Flood forum hears call for national disaster levyTuesday May 7, 2013 - 13:24 EST
A Gympie business owner says Australia needs a national levy to cover the cost of disasters.
Disasters have cost Australia billions of dollars in the past few years - Gympie has had five major floods in two years.
About 50 business owners were at a forum in the city last night to be briefed by consultants doing a flood mitigation study for council.
Kerren Smith's business has lost 5,000 production hours due to flooding this year and he says a scheme similar to the disability insurance levy is needed for disasters.
"While you may not be able to mitigate flooding, you can probably soften some of the financial and economic impacts in an area when it happens, particularly in continuous activities in a short time like it has [happened] here," he said.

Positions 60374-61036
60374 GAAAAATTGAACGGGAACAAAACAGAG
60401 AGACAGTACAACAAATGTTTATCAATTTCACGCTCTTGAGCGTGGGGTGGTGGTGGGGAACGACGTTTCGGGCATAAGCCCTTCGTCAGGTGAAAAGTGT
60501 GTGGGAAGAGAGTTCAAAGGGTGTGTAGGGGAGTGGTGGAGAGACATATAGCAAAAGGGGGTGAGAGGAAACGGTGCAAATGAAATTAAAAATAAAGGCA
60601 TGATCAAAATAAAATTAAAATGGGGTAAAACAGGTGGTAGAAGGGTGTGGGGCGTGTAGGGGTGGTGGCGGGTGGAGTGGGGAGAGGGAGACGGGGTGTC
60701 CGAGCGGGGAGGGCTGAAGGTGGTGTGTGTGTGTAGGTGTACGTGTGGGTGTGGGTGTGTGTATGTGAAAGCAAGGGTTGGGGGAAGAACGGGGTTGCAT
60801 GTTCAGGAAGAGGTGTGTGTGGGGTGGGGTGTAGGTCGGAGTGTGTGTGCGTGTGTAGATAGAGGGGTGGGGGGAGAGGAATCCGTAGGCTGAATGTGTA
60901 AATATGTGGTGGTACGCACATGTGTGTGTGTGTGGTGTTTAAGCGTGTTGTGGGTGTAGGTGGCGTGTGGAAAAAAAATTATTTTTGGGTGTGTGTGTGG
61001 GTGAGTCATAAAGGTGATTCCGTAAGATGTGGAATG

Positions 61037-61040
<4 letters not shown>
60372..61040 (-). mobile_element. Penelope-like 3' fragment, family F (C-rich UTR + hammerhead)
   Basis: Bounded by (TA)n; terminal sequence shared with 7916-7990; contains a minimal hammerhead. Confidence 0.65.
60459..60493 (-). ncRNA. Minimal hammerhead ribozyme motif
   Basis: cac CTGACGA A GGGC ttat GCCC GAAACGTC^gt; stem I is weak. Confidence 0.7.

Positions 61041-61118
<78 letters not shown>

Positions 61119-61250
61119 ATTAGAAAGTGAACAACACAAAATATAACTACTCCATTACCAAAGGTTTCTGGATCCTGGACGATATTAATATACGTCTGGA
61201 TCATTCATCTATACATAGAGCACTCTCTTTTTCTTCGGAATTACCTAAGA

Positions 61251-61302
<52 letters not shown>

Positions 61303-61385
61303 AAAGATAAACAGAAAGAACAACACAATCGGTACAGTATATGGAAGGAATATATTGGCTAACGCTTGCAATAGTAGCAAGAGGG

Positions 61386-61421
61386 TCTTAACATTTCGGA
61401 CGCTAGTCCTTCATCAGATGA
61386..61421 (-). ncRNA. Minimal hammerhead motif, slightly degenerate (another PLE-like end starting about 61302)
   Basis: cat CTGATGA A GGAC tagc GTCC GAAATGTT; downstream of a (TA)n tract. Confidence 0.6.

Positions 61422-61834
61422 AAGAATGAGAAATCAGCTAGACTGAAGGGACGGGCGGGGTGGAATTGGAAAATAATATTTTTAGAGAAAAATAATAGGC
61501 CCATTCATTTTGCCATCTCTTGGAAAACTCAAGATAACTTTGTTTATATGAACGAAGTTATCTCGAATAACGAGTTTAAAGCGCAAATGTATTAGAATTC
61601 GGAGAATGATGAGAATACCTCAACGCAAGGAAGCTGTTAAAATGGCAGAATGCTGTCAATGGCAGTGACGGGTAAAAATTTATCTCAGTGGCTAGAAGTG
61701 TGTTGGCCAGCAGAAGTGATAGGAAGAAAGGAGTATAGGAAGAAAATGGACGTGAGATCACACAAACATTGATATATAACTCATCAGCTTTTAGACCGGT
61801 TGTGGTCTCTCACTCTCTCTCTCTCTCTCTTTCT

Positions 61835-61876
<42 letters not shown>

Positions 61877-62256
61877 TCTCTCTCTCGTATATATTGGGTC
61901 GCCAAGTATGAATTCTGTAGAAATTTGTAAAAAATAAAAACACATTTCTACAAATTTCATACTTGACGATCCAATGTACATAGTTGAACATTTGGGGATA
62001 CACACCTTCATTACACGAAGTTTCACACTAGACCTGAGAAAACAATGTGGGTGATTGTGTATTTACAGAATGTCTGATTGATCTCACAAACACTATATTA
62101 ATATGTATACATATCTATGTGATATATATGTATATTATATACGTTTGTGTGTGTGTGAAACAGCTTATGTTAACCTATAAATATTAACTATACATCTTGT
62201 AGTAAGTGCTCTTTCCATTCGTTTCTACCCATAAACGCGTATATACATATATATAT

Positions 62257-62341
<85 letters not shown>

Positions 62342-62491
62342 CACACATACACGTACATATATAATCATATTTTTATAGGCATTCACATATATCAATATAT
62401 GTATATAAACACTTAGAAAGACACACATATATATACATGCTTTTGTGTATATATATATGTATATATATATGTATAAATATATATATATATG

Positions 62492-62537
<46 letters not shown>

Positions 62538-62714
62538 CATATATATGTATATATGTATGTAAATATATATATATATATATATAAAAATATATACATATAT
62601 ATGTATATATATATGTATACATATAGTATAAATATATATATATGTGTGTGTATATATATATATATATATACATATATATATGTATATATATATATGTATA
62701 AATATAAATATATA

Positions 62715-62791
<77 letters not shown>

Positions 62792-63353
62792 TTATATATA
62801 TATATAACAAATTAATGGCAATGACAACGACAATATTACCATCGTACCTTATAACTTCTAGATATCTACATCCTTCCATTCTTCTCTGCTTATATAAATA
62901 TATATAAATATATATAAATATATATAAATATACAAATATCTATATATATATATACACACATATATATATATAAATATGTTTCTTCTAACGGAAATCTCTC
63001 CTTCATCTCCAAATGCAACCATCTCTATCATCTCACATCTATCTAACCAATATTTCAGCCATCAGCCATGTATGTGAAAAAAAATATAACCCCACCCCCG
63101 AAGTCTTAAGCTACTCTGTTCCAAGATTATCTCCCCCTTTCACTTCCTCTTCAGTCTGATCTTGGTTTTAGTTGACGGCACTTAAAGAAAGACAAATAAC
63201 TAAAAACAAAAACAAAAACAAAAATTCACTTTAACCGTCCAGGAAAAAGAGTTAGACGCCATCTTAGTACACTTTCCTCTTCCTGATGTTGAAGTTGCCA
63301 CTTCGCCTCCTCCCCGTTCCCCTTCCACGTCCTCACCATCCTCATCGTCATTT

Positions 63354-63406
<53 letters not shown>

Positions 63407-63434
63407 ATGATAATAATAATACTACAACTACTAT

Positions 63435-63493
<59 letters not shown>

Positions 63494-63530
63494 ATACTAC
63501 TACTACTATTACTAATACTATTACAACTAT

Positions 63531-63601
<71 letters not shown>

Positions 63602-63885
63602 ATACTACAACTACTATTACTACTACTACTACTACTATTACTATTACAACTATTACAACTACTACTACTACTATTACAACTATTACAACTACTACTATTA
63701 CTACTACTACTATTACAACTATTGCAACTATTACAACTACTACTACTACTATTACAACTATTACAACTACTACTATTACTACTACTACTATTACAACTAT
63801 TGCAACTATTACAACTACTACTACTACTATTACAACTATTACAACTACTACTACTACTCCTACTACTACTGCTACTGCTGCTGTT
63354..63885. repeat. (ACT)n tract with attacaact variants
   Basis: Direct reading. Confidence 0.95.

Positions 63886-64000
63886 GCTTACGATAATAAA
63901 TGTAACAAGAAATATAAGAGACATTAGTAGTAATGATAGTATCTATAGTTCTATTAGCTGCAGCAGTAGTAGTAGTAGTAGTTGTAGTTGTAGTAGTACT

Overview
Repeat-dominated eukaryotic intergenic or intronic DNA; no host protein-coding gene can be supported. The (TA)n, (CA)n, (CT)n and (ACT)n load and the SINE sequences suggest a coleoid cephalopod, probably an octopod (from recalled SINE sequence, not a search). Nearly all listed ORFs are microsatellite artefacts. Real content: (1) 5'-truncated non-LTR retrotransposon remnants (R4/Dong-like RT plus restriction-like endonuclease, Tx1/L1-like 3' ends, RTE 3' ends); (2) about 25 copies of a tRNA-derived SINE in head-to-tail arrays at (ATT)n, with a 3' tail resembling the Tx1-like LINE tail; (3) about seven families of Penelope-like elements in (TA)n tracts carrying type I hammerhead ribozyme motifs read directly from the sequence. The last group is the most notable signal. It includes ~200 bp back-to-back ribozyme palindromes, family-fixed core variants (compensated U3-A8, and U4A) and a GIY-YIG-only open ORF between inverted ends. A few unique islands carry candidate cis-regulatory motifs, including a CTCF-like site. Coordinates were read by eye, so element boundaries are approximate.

"There's no time for recovery and people fail, so I think there's becoming a requirement in this country for a disaster type insurance program that is money that we all pay for."
Gympie Mayor Ron Dyne has moved to allay concerns about the comprehensiveness of the flood study.
Some business owners attending the forum were concerned that not enough people would be interviewed to gauge the full cost of flooding and that more time would be needed.
Councillor Dyne says the study will be thorough but it is important to have it completed as soon as possible to push for disaster funding.
"We're missing out on a lot of stuff that other towns are picking up on," he said.
"I use the example of Ipswich and Roma, that's because they already have that study there and they could lay it on the desk of state and federal governments and get their money and that's what we need to do is to have the initial impact.
"If there's a requirement for continued study well then we'll have to address that issue later on."
© ABC 2013
More breaking news
Adelaide residents will be swapping singlets for sweaters from Sunday.
A broad, slow moving trough is currently traversing southeastern parts of the nation and will continue to move east in the coming days.
A well known Queensland stud cattle breeder says years of drought and the changing climate is why his family sold its Queensland property and relocated half their herd to King Island.